DeWine made those comments last Tuesday, less than three weeks after his appointee to chair the Public Utilities Commission of Ohio resigned. The commissioner, Sam Randazzo, left the post after the FBI raided his house and the utility at the center of the scandal, FirstEnergy, disclosed that it gave $4 million to a regulatory official shortly before he assumed his post in early 2019."

--Marty Schladen, Ohio Capital Journal

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Ohio Citizen Action announces support for Ellis Jacobs for PUCO Commissioner

Dec 14, 2020 3:55 PM

Ohio Citizen Action and our members are proud to support Ellis Jacobs in his application to replace Sam Randazzo on the Public Utilities Commission of Ohio.

Jacobs brings decades of experience as an attorney committed to public interest work, including service with Advocates for Basic Legal Equality and providing community support on a variety of environmental, housing, health and utility cases. As a native Daytonian, he has spearheaded neighborhood campaigns to protect the region from potential air and chemical pollution sources. Jacobs is also a member of the Universal Service Administrative Company board of directors, helping to administer telephone universal service funds nationally.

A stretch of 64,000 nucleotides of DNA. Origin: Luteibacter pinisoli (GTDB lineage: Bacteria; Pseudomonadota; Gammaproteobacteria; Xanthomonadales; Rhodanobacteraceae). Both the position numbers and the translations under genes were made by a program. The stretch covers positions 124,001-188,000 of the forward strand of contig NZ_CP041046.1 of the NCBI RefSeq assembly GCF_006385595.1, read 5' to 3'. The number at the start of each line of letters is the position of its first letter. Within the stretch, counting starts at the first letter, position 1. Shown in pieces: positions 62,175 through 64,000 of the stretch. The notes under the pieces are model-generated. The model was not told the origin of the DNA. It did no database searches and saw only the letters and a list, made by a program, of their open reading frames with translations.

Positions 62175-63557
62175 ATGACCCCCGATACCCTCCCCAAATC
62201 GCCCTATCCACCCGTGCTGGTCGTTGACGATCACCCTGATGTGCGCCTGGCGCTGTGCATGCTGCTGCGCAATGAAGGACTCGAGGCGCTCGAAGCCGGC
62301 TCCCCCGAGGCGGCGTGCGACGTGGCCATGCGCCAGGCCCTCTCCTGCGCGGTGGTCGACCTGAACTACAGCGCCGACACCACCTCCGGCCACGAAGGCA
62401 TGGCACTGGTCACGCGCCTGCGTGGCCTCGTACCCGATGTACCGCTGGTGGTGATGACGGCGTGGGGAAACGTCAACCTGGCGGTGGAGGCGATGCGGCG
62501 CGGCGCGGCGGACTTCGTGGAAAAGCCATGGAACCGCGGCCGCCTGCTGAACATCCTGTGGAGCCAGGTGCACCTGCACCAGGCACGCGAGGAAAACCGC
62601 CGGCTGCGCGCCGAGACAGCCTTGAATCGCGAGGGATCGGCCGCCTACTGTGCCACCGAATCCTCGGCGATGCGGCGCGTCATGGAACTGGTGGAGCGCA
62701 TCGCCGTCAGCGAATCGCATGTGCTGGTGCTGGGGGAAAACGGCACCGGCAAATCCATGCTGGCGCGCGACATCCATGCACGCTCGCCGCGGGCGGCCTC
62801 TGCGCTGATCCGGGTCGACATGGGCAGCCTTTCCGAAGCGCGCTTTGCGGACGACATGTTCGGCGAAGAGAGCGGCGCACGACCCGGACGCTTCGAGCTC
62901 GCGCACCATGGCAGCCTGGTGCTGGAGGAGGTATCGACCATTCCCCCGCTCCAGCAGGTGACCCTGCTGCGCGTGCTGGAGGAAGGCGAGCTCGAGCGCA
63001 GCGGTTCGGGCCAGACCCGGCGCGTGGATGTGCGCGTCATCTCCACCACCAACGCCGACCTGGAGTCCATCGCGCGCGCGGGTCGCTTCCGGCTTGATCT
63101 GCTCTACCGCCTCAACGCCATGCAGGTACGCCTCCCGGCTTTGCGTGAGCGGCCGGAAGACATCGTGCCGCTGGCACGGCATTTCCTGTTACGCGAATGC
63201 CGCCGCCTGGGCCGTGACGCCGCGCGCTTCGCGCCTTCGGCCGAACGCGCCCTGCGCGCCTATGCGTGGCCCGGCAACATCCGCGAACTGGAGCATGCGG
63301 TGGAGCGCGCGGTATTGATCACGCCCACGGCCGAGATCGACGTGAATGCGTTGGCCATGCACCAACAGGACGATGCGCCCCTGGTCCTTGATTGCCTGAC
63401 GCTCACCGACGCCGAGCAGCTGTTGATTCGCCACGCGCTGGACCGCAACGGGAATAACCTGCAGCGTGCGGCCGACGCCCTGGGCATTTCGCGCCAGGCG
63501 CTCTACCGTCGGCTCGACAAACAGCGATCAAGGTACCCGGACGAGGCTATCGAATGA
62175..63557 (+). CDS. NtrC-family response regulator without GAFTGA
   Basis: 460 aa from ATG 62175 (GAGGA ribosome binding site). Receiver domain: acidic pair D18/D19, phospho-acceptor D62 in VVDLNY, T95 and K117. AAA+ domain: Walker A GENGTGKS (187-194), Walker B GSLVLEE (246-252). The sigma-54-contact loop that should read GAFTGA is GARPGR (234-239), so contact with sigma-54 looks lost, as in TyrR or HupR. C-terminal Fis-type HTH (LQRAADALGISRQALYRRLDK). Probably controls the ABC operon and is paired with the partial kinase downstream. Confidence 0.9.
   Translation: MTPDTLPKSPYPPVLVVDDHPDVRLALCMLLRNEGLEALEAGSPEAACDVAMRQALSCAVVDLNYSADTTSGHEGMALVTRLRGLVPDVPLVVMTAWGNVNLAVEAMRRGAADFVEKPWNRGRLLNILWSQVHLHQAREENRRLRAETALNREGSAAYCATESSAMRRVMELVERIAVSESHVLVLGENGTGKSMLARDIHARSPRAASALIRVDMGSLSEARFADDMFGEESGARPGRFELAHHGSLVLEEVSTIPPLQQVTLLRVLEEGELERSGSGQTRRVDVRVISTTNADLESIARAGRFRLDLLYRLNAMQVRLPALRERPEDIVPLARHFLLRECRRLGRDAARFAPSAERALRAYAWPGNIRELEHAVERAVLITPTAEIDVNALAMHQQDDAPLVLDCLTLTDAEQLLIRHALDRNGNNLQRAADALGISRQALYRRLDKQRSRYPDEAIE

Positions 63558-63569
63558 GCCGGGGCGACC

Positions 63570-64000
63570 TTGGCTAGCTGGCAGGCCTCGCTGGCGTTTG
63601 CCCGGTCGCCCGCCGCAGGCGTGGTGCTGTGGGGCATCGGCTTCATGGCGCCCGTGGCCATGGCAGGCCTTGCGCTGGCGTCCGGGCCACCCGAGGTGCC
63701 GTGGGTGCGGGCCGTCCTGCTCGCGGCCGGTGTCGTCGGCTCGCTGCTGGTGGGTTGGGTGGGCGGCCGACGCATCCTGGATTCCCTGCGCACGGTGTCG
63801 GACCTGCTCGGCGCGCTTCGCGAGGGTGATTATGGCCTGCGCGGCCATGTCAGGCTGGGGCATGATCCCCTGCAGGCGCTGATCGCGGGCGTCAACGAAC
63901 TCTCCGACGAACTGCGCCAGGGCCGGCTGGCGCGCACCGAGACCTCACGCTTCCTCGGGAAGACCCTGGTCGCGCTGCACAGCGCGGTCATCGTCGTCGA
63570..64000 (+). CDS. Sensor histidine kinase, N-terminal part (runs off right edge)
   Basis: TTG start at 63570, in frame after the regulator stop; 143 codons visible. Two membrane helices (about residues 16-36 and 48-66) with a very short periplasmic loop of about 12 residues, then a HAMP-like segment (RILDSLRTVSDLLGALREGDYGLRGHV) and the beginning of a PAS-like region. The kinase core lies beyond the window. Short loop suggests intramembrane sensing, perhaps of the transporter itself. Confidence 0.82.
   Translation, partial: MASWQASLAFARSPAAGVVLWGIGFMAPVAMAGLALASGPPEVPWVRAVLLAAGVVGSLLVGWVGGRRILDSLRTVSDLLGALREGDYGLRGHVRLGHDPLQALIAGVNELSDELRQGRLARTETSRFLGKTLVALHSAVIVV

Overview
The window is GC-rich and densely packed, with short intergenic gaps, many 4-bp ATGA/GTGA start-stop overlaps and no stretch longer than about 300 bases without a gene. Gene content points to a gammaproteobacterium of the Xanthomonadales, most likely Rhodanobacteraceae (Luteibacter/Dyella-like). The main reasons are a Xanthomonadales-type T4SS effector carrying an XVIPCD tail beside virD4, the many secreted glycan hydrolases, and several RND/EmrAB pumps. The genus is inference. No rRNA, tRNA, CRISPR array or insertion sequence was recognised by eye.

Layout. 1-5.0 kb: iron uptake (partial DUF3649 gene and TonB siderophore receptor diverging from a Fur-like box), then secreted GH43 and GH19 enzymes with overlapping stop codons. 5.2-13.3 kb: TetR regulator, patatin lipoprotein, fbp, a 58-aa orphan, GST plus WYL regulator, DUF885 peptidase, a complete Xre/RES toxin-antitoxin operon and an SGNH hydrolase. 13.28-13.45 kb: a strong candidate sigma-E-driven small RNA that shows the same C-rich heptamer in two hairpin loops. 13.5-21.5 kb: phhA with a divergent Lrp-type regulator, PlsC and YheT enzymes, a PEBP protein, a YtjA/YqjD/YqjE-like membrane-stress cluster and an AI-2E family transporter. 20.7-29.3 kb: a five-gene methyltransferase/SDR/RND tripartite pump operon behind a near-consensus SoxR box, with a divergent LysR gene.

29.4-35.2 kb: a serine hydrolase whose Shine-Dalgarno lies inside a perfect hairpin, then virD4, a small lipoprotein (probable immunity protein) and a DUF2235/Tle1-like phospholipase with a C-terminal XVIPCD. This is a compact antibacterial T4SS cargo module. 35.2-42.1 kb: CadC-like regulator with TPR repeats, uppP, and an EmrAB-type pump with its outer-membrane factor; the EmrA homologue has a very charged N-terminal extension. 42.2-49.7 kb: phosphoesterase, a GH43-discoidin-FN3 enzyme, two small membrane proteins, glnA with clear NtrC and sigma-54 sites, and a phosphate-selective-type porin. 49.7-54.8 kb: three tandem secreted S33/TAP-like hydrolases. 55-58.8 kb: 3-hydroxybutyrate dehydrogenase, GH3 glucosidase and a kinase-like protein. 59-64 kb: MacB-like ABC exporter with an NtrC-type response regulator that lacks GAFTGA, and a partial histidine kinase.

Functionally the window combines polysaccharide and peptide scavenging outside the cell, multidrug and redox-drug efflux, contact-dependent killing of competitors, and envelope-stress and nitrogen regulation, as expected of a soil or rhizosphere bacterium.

“In addition to his extensive resume, Jacobs would bring to the PUCO a perspective that has been lacking in recent years—a focus on protecting the consumer rather than protecting the profits of Ohio utilities,” said Rachael Belz, Executive Director of Ohio Citizen Action. “His career-long dedication to increasing equity, fairness, and access to services at the community level would offer a unique benefit to the Commission at a time when corruption has been winning the day.”

Jacobs and his family live in Yellow Springs, and he has served as both a member and president of the Ohio Citizen Action board.